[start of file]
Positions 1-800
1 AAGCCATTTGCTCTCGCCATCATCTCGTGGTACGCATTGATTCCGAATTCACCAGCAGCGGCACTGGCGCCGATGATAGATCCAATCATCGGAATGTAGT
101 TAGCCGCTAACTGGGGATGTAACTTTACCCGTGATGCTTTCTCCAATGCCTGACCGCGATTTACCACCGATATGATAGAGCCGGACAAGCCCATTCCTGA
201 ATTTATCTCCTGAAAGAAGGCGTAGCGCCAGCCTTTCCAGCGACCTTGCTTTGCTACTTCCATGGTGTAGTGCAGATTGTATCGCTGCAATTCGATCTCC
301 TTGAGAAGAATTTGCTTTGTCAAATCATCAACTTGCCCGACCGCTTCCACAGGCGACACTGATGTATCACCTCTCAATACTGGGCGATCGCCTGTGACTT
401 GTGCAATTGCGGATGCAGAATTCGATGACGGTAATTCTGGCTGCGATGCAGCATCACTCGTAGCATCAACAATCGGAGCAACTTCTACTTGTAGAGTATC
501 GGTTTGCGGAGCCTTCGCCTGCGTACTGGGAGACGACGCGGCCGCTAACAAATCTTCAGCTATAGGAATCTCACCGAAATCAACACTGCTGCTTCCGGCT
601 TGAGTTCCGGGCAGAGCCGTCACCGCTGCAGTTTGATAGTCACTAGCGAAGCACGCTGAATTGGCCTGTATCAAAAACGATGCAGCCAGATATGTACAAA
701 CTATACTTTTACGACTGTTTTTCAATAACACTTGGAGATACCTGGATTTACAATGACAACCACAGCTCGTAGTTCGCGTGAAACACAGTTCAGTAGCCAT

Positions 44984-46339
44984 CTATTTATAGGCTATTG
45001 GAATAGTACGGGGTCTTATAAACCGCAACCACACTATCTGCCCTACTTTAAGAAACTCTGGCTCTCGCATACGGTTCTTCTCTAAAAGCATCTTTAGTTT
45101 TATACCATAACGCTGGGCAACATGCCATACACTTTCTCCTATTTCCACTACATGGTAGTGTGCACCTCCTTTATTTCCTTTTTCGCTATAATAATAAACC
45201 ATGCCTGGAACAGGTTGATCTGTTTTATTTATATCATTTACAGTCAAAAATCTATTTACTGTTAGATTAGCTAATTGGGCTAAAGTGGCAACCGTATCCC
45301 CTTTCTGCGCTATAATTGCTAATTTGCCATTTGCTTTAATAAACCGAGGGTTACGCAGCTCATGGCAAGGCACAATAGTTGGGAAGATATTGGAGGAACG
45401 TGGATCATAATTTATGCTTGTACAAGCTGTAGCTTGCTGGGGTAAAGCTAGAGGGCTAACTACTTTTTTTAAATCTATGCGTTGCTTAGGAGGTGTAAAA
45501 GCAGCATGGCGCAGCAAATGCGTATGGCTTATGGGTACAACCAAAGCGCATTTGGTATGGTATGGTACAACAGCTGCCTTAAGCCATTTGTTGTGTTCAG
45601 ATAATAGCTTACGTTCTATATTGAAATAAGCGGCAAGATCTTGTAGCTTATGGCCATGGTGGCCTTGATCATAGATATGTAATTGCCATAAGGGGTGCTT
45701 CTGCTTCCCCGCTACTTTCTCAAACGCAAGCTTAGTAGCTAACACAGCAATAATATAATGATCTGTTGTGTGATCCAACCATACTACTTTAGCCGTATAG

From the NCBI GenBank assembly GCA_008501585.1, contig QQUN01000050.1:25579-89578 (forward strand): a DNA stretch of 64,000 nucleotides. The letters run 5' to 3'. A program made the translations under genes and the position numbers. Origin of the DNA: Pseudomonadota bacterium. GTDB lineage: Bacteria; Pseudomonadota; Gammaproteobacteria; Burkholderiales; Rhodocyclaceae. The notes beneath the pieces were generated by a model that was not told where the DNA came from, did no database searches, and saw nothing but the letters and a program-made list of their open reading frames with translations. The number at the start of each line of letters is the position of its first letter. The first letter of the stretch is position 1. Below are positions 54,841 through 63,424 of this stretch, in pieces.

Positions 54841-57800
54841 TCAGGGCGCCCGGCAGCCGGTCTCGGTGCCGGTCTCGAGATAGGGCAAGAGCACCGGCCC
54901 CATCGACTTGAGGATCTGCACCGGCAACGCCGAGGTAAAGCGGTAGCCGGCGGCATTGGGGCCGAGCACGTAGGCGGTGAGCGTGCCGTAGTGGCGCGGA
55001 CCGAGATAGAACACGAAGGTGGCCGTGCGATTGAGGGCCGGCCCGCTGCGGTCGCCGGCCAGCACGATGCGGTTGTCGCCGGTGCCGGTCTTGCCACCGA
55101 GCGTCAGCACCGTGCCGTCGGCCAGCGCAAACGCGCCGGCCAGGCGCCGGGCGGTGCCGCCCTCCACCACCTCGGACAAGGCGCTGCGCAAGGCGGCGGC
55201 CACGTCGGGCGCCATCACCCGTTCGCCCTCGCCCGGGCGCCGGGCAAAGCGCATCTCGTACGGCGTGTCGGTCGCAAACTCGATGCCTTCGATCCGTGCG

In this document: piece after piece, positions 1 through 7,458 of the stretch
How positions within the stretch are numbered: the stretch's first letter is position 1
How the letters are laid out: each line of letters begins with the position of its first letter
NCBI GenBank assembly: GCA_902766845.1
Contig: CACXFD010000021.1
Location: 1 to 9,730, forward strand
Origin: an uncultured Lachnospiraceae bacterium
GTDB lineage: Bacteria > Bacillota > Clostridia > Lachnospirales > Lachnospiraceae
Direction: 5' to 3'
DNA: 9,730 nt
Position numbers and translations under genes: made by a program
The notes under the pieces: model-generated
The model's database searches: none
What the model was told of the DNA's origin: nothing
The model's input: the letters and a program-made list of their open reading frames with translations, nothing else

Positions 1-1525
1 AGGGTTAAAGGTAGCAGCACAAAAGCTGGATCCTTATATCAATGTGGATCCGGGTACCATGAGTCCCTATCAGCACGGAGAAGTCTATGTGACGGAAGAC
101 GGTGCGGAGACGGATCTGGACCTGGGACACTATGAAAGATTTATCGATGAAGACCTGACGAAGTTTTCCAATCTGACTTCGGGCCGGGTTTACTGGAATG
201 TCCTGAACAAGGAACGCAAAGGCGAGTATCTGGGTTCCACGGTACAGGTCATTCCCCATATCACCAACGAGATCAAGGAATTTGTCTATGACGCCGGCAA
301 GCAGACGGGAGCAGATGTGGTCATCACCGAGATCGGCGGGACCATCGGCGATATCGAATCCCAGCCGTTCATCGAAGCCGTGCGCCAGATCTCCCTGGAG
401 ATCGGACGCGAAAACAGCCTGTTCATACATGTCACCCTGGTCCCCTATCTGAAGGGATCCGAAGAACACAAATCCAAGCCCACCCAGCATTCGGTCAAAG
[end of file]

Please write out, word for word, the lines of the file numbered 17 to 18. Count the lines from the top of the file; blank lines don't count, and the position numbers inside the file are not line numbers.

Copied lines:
45501 GCAGCATGGCGCAGCAAATGCGTATGGCTTATGGGTACAACCAAAGCGCATTTGGTATGGTATGGTACAACAGCTGCCTTAAGCCATTTGTTGTGTTCAG
45601 ATAATAGCTTACGTTCTATATTGAAATAAGCGGCAAGATCTTGTAGCTTATGGCCATGGTGGCCTTGATCATAGATATGTAATTGCCATAAGGGGTGCTT